The timeline of Internet access is fascinating to look back on. Knowledge locked behind library doors and school resources became readily available to anyone with a phone line. Slower connections used to be overlooked as we marveled at just how much information everyone had been missing. When the initial honeymoon period (approximately 10 years) ended for this new technology, we started demanding more from it.
Cable internet and fiber lines began bringing us lightning connection speeds at home and in the office. We married our cell phone lines to reliable Internet connections for convenience. Now having news, conversations, and a significant percentage of human knowledge in our pocket isn’t enough anymore – we’re constantly demanding faster access to the websites we visit wherever we are.
While the first step toward this end was responsive website design, a more recent development known as Accelerated Mobile Pages, or AMP for short, was announced in late 2015. Users began seeing AMP pages in 2016, and Google has been a huge backer of this initiative since then.
So what does AMP do for your website exactly? Put simply, it strips down and streamlines your pages into a format designed to load quickly on mobile devices. We’re not going to go into a full-blown breakdown of what you can and can’t do with it in this post, though more advanced explanations and coding playgrounds are available if you’re curious.
Instead, we’re going to focus more on AMP’s current role in SEO and the pros and cons of pursuing it for your business website. As with anything related to SEO, this information is always subject to change. You might want to keep this post bookmarked and look in on it periodically – we’ll be monitoring AMP’s impact as time passes and updating our information here as needed.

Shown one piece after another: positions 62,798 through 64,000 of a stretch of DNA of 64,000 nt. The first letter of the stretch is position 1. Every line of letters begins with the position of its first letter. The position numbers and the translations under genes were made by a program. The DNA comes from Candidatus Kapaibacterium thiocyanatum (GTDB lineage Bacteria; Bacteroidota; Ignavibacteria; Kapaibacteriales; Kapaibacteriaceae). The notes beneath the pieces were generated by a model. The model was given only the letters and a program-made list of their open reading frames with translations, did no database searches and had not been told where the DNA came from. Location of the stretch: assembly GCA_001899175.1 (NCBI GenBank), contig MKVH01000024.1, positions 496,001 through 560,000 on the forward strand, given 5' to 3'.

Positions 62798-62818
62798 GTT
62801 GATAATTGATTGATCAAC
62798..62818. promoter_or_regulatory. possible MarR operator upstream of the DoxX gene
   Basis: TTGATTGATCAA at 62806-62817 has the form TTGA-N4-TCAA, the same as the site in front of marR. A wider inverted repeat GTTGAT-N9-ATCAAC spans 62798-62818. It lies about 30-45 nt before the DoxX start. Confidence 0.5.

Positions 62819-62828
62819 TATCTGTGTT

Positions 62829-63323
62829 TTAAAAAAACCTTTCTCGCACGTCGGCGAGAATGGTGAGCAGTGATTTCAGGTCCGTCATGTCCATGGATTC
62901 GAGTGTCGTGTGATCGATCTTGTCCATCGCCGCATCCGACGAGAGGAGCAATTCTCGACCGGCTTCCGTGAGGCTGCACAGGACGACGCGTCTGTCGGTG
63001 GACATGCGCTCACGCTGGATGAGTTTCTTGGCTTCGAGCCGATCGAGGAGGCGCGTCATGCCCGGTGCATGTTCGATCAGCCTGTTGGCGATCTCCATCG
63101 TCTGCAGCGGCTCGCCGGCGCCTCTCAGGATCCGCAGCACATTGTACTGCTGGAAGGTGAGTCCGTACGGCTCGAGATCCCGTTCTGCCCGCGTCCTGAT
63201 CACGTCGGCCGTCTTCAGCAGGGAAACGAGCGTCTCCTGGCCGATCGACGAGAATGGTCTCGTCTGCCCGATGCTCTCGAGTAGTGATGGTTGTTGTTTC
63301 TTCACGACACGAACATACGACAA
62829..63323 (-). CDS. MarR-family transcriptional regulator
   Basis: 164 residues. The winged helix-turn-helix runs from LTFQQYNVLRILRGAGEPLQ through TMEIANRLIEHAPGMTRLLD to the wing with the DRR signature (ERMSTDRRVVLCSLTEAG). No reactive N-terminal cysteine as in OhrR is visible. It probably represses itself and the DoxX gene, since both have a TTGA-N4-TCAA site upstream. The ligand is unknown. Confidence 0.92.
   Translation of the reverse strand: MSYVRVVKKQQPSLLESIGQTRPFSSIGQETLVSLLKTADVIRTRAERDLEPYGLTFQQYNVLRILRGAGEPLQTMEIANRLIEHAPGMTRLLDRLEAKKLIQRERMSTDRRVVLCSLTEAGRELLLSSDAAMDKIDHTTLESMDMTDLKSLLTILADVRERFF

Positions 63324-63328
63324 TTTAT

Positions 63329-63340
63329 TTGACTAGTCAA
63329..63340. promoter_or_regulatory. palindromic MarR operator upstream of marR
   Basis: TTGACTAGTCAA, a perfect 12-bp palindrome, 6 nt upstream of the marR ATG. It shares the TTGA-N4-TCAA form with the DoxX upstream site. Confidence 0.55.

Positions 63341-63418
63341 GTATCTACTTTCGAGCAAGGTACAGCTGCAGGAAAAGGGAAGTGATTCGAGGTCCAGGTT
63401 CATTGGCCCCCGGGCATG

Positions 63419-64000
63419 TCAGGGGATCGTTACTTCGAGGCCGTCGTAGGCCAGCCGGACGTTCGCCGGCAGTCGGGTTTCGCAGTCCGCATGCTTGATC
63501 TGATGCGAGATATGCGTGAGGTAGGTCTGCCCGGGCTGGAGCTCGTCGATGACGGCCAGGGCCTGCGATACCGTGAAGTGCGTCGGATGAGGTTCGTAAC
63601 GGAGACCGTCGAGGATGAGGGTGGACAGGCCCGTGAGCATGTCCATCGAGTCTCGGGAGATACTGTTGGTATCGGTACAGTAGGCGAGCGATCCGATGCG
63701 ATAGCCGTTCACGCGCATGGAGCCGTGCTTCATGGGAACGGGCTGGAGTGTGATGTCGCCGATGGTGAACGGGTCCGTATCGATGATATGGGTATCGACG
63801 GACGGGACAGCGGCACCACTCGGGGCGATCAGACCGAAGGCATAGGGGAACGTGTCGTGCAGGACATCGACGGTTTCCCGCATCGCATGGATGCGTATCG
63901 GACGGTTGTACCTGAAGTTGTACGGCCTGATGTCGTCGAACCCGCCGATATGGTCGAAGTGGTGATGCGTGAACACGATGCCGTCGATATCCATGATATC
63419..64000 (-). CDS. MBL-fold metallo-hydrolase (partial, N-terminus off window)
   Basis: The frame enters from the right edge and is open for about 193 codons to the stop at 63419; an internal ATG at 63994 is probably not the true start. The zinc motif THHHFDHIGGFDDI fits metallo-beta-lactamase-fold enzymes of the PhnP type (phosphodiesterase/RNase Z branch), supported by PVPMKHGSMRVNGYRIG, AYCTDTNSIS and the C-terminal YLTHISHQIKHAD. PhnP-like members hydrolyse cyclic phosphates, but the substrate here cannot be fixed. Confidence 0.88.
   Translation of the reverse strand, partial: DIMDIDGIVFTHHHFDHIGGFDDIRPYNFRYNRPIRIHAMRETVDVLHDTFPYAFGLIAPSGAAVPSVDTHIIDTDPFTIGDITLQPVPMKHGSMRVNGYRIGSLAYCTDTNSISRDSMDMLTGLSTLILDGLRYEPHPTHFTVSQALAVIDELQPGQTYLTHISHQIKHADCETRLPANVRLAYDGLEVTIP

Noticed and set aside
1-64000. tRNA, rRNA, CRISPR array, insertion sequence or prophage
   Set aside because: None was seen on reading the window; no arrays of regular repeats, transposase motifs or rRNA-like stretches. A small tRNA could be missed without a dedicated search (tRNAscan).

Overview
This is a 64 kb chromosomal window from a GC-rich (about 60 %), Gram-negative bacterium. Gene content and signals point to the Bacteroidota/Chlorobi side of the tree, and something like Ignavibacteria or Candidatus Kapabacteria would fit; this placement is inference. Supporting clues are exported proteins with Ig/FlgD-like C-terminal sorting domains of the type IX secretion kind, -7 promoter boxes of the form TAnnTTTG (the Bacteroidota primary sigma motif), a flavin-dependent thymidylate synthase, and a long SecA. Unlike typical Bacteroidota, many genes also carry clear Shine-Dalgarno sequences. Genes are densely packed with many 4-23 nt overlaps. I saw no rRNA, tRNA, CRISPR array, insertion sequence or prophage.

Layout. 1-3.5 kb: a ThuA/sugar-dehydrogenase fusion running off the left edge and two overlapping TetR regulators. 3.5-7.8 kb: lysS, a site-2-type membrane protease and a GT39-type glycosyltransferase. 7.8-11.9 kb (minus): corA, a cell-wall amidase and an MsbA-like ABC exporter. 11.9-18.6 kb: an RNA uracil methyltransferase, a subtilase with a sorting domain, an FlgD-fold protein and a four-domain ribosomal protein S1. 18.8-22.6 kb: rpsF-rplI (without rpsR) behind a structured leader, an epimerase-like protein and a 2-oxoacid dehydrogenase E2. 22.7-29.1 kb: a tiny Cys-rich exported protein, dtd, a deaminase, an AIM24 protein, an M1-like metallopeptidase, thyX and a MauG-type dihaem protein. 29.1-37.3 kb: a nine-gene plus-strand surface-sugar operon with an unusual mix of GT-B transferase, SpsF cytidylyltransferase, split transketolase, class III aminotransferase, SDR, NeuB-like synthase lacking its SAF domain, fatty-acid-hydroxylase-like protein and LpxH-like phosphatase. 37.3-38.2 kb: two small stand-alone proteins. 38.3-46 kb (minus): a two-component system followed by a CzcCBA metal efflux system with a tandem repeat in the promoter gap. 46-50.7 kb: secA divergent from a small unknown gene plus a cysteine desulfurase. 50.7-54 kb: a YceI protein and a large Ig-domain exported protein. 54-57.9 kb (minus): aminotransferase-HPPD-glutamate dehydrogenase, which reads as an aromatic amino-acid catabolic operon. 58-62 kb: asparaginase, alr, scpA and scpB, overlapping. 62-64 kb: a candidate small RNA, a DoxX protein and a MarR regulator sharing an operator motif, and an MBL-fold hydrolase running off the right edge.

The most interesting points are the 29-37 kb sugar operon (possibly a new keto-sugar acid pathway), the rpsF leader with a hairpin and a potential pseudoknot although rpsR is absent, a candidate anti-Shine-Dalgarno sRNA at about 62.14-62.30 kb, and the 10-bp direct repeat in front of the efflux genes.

So what does an AMP site look like exactly?
This question has a few possible answers depending on where you’re looking. In the case of a website, we’re going to start with a side-by-side view of a post on our website for comparison.
The desktop, mobile responsive, and AMP versions all look pretty different from one another. You’ve probably also noticed the AMP version stands out quite a bit from the other two because of how plain it looks. Plain isn’t necessarily bad, but it definitely lacks some of the flair our WordPress theme uses (like our banner) to give visitors a pleasant visual experience. Not all AMP pages look this different when compared to their mobile counterparts though – significant effort can yield results that look nearly identical at a glance.
If you’re using Google’s search engine to find a website on your phone, you can also tell if a page is AMP optimized by looking for a small lightning bolt off to the side or below its entry. Your eye isn’t naturally drawn to this unobtrusive icon, so many people overlook it and/or don’t even know what it is when they spot it!
Now that we know how to identify an AMP page, it’s time to start asking the tough questions.
How does AMP impact your website’s SEO?
Officially, it doesn’t. While Google has been endorsing AMP as loudly as possible for years, including giving it its own section in their new Search Console, they have not made it a ranking signal yet. Simply ending the discussion here is disingenuous though. There’s a bit more we need to unpack first.
First, AMP pairs well with structured data/schema to generate rich results. We’ve talked about these in-depth already, but proper use can add great visual presentations for your pages when Google places your content in their search carousels and/or regular results. As with all things related to SEO, no placement is guaranteed, but if your competition isn’t up to speed, you’ve got a great chance of edging them out in mobile search results.
Next and more importantly, page load time IS a ranking signal. While originally focused on the desktop web browsing experience, Google rolled out an update to their algorithm in July 2018 that makes this metric matter on all devices. Take PageSpeed Insights with a grain of salt though – only the slowest sites are really taking on SEO penalties at this time.
More traffic = more opportunities to show your site is answering visitor questions = better rankings. Right?